“Our demonstration was held to protest the presence of military and police forces on campus, which threaten the lives of black and brown people every day,” Jewish Voice for Peace said in a Facebook statement Wednesday. “The connections between the Israeli Defense Forces and military, colonial and genocidal regimes all over the world are numerous, and we wholly condemn them.”

The organization said students have “consistently challenged police and military presence on UCI’s campus, only to face harsh consequences by administration and by conservative media outlets.”

It added that having the Israeli soldiers on campus that evening triggered harsh feelings from students “who have lost land and loved ones as a result of the Israeli occupation.”

“In talking about providing a ‘safe environment’ for all students on campus, administration’s double standards must be acknowledged,” the group said.

Rabbi Zevi Tenenbaum, co-director of the the Rohr Chabad at UC Irvine, speaks during a pro-Israel rally Thursday at UCI. “Our message here today is that we will be allowed to celebrate our Judaism,” Tenenbaum said. “We will be able to advocate for our cause, the pro-Israel cause.”
Rabbi Zevi Tenenbaum, co-director of the the Rohr Chabad at UC Irvine, speaks during a pro-Israel rally Thursday at UCI. “Our message here today is that we will be allowed to celebrate our Judaism,” Tenenbaum said. “We will be able to advocate for our cause, the pro-Israel cause.”
(Don Leach / Daily Pilot)

On Thursday, Rabbi Zevi Tenenbaum, co-director of UCI’s Rohr Chabad, addressed a crowd of about 100 people without opposition.

He noted that the afternoon rally coincided with Lag BaOmer, a Jewish holiday.

In a news release issued Wednesday, Tenenbaum said Rohr Chabad was originally planning a beach barbecue for the holiday, but after the disruption at the “Beneath the Helmet” screening, it chose to hold a “high-profile event” on campus instead.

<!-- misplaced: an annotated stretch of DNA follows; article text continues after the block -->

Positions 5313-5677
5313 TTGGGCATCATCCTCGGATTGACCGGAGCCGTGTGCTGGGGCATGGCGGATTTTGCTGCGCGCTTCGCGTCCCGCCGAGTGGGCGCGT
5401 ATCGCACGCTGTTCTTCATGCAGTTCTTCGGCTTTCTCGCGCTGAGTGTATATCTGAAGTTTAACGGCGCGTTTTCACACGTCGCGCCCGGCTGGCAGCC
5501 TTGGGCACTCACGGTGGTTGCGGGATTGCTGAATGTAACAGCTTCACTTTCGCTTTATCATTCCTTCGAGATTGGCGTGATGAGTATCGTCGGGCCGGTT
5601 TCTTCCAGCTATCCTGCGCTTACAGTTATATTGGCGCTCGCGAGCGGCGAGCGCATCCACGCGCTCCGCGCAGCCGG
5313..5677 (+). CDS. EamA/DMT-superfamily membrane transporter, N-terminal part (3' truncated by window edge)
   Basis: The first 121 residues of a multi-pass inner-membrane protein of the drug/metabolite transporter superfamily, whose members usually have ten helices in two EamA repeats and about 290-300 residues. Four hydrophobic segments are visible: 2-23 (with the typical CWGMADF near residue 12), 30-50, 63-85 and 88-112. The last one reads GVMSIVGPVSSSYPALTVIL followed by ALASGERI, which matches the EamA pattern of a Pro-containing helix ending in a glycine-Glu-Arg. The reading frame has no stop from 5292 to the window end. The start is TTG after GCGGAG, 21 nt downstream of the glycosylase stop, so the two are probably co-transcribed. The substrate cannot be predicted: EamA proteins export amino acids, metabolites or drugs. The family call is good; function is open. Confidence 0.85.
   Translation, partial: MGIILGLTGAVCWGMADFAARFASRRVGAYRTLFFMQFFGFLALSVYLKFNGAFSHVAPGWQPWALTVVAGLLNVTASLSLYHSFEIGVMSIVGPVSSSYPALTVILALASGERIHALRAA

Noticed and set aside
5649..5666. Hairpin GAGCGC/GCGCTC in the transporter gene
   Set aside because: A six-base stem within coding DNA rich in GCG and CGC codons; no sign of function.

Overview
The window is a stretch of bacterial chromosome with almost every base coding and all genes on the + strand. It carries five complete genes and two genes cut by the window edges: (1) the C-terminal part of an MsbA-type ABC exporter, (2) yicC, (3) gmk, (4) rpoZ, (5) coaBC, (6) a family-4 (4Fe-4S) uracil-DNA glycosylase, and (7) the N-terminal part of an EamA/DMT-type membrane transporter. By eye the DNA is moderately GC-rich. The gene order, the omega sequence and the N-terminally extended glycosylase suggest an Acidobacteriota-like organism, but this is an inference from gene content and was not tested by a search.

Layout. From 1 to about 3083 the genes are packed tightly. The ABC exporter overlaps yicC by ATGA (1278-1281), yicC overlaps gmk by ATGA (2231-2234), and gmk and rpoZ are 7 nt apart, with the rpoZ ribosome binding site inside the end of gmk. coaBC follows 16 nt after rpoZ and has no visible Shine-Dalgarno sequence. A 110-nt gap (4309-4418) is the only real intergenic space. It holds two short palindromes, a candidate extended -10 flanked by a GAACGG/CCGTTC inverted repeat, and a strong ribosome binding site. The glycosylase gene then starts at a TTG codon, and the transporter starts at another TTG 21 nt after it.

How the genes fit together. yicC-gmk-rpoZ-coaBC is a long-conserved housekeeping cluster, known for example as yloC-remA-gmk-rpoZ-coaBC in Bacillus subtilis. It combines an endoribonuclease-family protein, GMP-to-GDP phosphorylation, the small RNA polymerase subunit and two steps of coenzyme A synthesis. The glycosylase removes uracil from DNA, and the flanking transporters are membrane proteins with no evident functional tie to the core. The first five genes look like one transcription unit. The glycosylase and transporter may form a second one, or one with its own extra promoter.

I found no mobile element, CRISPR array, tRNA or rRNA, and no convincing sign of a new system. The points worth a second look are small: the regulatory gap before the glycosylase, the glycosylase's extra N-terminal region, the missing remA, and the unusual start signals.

“Our message here today is that we will be allowed to celebrate our Judaism,” Tenenbaum told the crowd. “We will be able to advocate for our cause, the pro-Israel cause.”

Tenenbaum said the UCI Jewish community “will not be intimidated. We will not be run off our campus. We will express our views. We will stand in true solidarity and support for the state of Israel and their right to defend themselves against the threats that they are threatened with every single day.”

In an interview Friday, Thomas Thorkelson, vice president of the Orange County Interfaith Network, said discord among religious communities at UCI isn’t new.

He added that UCI’s struggles are indicative of conflicts seen on campuses nationwide.

“It’s an unfortunate situation when ideas have to be presented in a way that they will create an atmosphere of anxiety and fear,” Thorkelson said. “Then the people who have that anxiety sometimes react in a way that exacerbates the issue instead of respectful listening and respectful attempting to understand the viewpoint of the other side.”